Intrusion Detection With Neural Networks (1998)
Jake Ryan, Meng-Jang Lin, and Risto Miikkulainen
With the rapid expansion of computer networks during the past few years, security has become a crucial issue for modern computer systems. A good way to detect illegitimate use is through monitoring unusual user activity. Methods of intrusion detection based on hand-coded rule sets or predicting commands on-line are laborous to build or not very reliable. This paper proposes a new way of applying neural networks to detect intrusions. We believe that a user leaves a 'print' when using the system; a neural network can be used to learn this print and identify each user much like detectives use thumbprints to place people at crime scenes. If a user's behavior does not match his/her print, the system administrator can be alerted of a possible security breech. A backpropagation neural network called NNID (Neural Network Intrusion Detector) was trained in the identification task and tested experimentally on a system of 10 users. The system was 96% accurate in detecting unusual activity, with 7% false alarm rate. These results suggest that learning user profiles is an effective way for detecting intrusions.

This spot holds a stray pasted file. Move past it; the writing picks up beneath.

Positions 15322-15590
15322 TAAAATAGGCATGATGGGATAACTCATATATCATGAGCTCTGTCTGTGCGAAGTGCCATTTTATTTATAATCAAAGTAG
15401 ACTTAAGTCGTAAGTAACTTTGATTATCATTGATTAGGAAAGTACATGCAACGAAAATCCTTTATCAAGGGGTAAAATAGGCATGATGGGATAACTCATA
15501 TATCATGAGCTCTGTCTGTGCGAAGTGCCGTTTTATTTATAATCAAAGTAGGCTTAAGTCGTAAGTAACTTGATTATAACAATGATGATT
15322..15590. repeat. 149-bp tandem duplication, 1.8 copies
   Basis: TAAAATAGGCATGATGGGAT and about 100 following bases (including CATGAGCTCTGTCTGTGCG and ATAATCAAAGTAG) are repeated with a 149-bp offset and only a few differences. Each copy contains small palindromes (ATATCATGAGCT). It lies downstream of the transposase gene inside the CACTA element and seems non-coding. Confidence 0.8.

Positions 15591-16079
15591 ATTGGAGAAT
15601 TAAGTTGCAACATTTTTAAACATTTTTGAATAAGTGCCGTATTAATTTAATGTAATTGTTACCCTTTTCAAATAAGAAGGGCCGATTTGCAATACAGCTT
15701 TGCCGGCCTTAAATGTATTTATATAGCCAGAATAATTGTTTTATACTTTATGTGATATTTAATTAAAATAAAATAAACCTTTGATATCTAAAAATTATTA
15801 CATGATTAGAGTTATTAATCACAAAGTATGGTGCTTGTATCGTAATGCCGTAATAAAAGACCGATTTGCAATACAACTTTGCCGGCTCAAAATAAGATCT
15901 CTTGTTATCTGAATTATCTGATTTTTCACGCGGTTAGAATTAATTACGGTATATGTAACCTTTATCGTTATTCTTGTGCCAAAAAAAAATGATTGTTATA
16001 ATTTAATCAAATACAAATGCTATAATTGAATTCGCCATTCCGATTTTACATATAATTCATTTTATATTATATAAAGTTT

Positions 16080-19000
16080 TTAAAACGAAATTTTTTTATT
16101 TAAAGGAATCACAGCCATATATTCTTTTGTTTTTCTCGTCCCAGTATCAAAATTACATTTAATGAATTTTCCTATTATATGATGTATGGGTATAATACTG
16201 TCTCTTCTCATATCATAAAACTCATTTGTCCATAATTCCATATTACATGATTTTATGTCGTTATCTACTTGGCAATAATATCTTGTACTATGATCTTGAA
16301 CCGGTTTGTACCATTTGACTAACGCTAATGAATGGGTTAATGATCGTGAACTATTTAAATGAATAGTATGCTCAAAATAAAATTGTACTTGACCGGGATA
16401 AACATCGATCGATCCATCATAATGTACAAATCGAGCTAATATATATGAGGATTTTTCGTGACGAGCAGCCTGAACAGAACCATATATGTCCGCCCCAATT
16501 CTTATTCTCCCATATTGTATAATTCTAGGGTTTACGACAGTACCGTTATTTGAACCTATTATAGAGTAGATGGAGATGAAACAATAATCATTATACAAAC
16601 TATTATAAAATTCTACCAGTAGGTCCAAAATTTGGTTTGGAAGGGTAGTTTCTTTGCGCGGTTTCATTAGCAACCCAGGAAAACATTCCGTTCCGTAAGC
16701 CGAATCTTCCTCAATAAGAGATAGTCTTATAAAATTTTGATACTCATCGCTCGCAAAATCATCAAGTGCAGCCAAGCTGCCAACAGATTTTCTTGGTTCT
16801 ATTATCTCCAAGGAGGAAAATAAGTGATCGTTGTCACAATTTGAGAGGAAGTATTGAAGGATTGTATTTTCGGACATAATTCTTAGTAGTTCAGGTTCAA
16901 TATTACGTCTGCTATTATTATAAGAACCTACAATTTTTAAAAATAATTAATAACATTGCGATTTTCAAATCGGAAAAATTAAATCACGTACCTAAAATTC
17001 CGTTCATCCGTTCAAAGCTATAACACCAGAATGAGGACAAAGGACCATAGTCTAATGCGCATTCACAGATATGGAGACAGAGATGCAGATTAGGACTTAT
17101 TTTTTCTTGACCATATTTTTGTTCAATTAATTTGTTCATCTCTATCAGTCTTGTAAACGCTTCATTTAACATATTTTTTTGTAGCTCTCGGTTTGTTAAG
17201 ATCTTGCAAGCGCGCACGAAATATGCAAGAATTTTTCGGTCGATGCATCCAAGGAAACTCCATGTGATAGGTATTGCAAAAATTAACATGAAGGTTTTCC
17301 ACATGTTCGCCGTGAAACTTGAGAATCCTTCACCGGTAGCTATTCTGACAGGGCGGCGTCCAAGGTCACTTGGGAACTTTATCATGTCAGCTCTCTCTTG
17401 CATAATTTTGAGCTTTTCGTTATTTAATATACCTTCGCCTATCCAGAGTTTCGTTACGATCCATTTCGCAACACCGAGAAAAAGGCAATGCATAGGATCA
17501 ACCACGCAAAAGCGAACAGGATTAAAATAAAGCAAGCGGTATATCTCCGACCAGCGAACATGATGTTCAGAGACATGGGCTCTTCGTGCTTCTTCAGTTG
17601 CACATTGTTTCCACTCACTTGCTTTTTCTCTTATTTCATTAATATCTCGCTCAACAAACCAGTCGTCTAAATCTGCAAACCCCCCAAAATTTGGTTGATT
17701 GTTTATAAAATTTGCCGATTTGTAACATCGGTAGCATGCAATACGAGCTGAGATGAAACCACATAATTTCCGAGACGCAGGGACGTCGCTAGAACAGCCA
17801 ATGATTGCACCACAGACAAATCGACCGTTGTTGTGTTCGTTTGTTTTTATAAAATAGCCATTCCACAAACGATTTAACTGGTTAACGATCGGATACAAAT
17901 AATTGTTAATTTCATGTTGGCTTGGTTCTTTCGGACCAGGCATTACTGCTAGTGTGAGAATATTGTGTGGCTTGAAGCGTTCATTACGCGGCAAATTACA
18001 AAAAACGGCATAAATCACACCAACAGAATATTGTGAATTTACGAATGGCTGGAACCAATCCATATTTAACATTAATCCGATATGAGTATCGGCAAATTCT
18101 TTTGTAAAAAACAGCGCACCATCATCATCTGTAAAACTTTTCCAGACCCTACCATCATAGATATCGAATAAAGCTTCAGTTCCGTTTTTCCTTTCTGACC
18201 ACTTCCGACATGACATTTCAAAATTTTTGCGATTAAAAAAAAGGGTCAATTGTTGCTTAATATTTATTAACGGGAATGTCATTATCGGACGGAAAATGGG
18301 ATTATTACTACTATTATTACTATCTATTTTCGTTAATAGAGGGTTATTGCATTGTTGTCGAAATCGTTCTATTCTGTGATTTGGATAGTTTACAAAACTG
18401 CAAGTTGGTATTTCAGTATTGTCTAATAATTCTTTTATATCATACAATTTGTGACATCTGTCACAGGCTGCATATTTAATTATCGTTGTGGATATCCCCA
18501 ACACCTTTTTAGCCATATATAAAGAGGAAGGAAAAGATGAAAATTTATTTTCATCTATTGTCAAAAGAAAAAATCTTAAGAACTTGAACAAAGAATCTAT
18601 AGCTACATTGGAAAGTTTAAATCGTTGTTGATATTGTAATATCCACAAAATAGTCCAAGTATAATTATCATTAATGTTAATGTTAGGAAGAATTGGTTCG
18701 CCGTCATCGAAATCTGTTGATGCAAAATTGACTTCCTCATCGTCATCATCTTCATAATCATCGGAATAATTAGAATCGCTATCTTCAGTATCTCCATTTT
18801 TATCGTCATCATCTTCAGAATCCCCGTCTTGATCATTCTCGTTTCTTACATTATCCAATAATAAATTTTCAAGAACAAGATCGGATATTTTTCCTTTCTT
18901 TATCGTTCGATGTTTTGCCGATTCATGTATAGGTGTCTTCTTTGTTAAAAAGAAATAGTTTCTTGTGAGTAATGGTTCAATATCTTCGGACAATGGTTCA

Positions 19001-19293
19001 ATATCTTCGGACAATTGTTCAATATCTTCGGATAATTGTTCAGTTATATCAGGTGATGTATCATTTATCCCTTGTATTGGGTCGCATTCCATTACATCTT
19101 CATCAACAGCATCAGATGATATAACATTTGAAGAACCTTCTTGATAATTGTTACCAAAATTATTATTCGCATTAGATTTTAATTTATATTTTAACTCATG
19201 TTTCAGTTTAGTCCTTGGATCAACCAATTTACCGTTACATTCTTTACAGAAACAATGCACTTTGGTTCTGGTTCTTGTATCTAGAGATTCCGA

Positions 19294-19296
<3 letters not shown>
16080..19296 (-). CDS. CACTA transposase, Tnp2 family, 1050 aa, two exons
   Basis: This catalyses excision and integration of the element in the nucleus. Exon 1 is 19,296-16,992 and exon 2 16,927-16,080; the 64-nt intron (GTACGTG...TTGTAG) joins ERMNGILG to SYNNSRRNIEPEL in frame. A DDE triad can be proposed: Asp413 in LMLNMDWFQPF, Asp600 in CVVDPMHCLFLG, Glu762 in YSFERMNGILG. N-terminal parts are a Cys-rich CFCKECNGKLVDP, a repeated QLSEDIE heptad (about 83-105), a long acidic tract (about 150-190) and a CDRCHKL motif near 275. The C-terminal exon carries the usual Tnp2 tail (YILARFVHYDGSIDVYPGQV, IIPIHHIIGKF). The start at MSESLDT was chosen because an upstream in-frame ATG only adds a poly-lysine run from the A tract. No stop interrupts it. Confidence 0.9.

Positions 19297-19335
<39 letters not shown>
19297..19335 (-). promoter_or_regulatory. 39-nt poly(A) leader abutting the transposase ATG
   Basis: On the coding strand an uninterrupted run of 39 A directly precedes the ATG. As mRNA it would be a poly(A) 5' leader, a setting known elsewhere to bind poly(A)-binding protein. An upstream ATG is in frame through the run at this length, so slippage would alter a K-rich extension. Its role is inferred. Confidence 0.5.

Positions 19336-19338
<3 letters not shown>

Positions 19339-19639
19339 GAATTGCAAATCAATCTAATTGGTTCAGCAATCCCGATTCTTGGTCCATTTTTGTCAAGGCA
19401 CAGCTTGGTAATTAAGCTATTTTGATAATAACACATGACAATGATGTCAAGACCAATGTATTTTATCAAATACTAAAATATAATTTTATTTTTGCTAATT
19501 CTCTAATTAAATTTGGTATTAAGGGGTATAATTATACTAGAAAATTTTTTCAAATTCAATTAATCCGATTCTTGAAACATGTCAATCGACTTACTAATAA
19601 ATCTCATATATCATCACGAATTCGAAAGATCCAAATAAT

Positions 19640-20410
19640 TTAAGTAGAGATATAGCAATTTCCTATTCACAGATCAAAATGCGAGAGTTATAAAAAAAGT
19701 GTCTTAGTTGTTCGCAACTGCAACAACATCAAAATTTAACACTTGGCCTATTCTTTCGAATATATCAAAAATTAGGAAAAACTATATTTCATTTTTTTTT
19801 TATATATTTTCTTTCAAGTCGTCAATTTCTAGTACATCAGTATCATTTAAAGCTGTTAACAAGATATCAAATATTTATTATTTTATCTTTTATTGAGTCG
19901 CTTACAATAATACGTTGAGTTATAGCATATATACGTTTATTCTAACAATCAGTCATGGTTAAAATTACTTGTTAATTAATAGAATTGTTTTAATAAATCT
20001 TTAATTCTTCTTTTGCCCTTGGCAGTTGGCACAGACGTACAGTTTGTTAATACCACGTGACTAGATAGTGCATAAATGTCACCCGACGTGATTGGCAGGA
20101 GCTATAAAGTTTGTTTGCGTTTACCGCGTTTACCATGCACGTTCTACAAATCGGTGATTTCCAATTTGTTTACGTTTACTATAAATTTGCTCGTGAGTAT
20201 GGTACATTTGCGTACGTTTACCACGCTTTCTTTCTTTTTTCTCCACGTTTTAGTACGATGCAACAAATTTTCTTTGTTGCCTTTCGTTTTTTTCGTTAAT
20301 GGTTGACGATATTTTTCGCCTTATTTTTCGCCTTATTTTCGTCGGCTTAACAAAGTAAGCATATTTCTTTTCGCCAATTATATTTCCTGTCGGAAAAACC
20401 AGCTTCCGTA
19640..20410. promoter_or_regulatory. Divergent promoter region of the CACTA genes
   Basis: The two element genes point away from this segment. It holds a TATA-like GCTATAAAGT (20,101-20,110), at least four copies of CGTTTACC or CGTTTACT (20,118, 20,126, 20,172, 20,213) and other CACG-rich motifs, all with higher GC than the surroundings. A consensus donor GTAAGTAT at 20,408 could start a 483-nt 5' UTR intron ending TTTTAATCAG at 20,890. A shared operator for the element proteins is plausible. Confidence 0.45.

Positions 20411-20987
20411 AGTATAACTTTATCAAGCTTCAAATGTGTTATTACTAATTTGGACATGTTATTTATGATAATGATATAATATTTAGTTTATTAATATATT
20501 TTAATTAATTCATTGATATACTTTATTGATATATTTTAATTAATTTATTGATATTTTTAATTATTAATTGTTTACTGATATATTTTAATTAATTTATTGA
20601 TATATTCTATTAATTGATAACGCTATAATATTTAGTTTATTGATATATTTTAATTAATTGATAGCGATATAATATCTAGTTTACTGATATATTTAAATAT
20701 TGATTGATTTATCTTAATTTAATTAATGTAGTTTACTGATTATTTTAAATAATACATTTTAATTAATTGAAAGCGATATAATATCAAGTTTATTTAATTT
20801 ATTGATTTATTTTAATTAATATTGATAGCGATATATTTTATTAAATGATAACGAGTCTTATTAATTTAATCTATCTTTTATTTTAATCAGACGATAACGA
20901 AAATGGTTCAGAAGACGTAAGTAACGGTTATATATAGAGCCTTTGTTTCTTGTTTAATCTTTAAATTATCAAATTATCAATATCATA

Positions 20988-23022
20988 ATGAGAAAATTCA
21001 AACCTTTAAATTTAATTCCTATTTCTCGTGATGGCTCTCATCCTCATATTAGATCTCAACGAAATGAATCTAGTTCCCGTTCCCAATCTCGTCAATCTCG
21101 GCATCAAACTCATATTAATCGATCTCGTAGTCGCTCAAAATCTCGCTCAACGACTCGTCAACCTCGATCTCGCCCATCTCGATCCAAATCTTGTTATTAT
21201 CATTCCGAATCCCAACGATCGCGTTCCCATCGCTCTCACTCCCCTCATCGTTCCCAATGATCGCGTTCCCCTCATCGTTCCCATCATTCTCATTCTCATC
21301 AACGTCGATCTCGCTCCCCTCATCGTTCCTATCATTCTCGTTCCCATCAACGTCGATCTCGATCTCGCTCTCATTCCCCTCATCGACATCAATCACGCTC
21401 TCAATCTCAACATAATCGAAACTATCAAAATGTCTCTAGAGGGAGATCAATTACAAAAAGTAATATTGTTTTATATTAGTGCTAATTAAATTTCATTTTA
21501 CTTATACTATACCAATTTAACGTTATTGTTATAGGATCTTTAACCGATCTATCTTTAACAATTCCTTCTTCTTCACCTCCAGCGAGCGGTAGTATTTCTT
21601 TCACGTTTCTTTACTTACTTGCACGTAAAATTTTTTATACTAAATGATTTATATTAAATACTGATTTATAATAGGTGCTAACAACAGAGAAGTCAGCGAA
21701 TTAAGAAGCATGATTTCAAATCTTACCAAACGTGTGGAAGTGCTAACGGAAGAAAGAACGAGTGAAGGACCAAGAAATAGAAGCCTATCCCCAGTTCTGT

In Michael I. Jordan and Michael J. Kearns and Sara A. Solla, editors, Advances in Neural Information Processing Systems 10, 943-949, Department of Computer Sciences, The University of Texas at Austin, 1998. Cambridge, MA: MIT Press. neural networks, supervised learning, AI.

Risto Miikkulainen Faculty risto [at] cs utexas edu
Jake Ryan Undergraduate Alumni